Saturday, October 17, 2015

Through His Suffering

By Jim Bayne

Because of his affliction he shall see the light in fullness of days; through his suffering, my servant shall justify many, and their guilt he shall bear. Isaiah 53:11)

Whoever wishes to be great among you will be your servant; whoever wishes to be first among you will be the slave of all. (Mark 10:43-44)

The Rule of Saint Benedict
The first rule is simply this:
Live this life and do whatever is done, in a spirit of Thanksgiving.

Abandon attempts to achieve security, they are futile,
Give up the search for wealth, it is demeaning,
Quit the search for salvation, it is selfish, and

Come to comfortable rest in the certainty that those who participate in this life with an attitude of Thanksgiving will receive its full promise.
– (From Always We Begin Again by John McQuiston II)

Our American culture of consumerism tells us that we must drive the latest car, have bright white and straight teeth, and use the fastest smartphone if we expect to be at the top of the heap. In today’s Gospel, James and John are asking Jesus to do for them what today’s hucksters promise they can do for us: put us ahead of our brothers and sisters; put us at the top of the heap.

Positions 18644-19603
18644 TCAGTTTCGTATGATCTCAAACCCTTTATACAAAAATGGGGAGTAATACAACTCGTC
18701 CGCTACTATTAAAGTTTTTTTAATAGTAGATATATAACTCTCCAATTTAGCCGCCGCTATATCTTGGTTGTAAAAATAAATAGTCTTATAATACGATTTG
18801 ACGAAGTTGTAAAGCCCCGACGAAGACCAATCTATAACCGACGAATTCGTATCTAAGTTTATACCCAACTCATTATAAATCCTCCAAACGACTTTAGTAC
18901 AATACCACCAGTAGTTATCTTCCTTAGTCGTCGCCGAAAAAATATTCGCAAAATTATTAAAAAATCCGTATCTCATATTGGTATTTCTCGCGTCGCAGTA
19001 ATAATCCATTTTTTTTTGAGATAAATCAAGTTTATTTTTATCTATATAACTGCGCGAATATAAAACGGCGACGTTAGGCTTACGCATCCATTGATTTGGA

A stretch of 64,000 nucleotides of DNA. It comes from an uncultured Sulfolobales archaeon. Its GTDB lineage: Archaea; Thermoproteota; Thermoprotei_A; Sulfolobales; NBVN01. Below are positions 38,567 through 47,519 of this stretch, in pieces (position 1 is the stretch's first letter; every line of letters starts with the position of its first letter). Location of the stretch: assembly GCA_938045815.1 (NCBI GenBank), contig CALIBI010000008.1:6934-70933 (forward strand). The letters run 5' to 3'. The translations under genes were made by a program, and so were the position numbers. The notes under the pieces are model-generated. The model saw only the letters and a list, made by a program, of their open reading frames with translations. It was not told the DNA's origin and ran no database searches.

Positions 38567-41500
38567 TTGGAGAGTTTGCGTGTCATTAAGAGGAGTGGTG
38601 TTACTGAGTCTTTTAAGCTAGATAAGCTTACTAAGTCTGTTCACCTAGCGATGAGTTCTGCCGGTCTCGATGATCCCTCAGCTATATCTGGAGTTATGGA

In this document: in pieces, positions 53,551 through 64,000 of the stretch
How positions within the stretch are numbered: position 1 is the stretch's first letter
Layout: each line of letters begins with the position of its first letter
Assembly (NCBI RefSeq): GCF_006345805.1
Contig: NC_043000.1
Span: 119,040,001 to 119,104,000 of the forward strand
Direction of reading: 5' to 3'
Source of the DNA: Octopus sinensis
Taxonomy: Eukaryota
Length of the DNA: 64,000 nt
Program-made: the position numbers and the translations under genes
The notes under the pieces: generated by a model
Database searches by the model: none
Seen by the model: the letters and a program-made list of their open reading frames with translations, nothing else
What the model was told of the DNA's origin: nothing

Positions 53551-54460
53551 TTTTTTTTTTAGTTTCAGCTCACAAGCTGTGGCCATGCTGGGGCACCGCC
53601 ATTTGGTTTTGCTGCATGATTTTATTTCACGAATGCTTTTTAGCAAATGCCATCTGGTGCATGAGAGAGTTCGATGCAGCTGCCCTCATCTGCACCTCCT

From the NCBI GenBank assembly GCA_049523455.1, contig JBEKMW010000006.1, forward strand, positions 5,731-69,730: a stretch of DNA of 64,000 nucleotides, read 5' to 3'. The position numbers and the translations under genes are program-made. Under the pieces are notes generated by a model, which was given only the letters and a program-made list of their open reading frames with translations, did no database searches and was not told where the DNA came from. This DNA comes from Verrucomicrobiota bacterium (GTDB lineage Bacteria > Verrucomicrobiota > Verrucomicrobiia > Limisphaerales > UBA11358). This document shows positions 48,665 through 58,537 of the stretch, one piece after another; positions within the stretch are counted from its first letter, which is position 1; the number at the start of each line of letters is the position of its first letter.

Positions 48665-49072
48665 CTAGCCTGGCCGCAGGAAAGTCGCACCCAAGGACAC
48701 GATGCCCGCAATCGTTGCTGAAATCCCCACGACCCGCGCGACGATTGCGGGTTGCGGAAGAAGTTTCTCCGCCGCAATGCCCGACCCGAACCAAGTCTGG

Jesus tells James and John and us that that is not the way it works. Joy is to be found in being a servant leader. Our true calling is to be servant leaders. True joy is to be found in doing for others. Pope Francis models this behavior.

The Piety segment above is taken from a modern adaptation of The Rule of Saint Benedict which tells us with some precision what we have to do and the attitude we need to adopt in order to find what James and John - and us - are really looking for. It is what Jesus taught. It is the very opposite of what our current culture values.

By taking time at the beginning and end of each day to reflect on all of the graces we have received that day, we can begin to appreciate God’s great love for us. Out of this gratitude, springs the desire to serve others; to become a servant leader.

Take time this week to reflect each day on the graces you have received: a parking space just when you needed it; reconnecting with an old friend; a good night’s sleep; a great dinner; a good report card for the kids. As you grow in awareness of how blessed you are, see if you don’t feel drawn to share your joy with others through service.

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